Bodies in Beds: Why Business Should Stay out of Prisons

Bodies in Beds: Why Business Should Stay out of Prisons

Bodies in Beds: Why Business Should Stay out of Prisons

Bodies in Beds: Why Business Should Stay out of Prisons


Can privatization really help solve America's prison problems? A mental health professional tells a compelling story of suicidal inmates and mistreated inmates, with staff working overtime without compensation while frustration grows.


Bodies in Beds exposes the realities behind the rhetoric of prison privatization, and provides an inside look at what happens when a prison is run by a private corporation that cares more about profit than the people in its correctional facilities—both offenders and employees.

The author examines understaffing and other endemic problems in privately operated prisons, where the corporate goal tal goals of ensuring humane conditions of confinement and rehabilitating prisoners—the vast majority of whom will one day return to our communities.

While this book may have resulted from the author’s objections to CCA’s business model, and moral conflicts regarding her employment with a company that puts profits over people, it is a greater reflection on CCA’s own moral failings. Unfortunately some people need to be locked up to ensure public safety; that’s the reality. Though they do not need to be held in prisons run by businesses that answer not to the public but to corporate shills and shareholders. That is also a reality that public officials need to acknowledge.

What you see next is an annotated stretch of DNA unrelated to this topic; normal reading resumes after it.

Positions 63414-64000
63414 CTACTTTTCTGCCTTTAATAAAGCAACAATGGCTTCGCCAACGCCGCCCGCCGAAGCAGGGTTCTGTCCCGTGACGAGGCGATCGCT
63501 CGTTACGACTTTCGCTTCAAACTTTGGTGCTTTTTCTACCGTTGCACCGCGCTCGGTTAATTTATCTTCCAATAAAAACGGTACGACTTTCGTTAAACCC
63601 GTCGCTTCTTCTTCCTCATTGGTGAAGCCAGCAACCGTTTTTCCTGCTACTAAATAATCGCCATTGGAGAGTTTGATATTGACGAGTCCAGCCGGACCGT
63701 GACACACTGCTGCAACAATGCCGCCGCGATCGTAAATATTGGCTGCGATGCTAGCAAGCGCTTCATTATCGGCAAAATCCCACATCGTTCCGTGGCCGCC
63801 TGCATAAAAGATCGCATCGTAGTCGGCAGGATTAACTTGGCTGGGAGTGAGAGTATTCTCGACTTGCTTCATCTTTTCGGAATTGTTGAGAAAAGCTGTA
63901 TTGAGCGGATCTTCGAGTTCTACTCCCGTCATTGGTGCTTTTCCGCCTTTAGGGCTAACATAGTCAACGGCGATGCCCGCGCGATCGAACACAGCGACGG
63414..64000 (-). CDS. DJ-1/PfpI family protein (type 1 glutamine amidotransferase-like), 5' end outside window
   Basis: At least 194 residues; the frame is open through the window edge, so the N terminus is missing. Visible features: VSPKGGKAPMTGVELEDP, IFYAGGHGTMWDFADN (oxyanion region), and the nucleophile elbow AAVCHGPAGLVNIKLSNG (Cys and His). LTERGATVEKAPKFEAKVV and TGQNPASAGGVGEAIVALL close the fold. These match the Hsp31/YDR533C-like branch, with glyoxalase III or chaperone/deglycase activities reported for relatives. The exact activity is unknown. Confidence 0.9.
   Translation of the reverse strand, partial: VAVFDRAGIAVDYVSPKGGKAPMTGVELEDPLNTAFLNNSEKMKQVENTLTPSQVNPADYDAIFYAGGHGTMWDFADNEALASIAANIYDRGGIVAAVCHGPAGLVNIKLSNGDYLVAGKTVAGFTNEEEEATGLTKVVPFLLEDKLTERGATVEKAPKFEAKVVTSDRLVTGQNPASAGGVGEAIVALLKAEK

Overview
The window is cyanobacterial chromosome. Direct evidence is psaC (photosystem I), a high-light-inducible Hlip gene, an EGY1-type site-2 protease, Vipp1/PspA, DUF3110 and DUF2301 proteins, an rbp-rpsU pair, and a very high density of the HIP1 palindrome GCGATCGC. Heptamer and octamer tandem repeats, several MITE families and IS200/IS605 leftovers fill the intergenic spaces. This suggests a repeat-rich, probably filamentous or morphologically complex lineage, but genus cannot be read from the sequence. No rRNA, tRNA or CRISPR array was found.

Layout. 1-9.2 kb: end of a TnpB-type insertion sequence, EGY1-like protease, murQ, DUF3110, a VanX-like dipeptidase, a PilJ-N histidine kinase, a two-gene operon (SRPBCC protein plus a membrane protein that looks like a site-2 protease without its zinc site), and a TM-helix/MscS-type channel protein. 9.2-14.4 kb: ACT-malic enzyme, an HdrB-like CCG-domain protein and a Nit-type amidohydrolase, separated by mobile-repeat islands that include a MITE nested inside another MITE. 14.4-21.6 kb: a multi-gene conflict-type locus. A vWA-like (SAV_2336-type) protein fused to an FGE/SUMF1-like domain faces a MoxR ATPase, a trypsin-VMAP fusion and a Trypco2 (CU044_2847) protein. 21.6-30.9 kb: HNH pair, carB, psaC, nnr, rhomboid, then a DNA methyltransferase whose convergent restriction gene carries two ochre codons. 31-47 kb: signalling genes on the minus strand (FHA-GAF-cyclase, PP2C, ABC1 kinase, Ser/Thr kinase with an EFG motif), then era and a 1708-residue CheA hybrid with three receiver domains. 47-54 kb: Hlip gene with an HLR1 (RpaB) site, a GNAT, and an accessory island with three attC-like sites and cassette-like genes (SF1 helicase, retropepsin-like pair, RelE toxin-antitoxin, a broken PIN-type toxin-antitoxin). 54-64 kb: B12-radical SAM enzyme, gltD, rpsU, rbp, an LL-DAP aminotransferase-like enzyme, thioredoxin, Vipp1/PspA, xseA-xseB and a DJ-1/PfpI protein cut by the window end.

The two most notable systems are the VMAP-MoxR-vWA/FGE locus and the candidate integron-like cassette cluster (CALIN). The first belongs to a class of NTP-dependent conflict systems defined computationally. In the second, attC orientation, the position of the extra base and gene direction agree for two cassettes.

As with most companies, private prison firms have a need for constant expansion—which means more bodies in more beds. Ironically, crime does in fact pay if you’re a cca executive or shareholder.

Ours is a nation of mass incarceration, and what the author saw at the CCArun Bent County Correctional Facility in Colorado is replicated in thousands of other prisons and jails across the United States, both public and private. While she has correctly identified the profit motive as one of the great evils in our criminal justice system—an evil that serves as the core business model for companies like CCA—the larger underlying issue of mass incarceration also must be addressed if we are to achieve any meaningful change.

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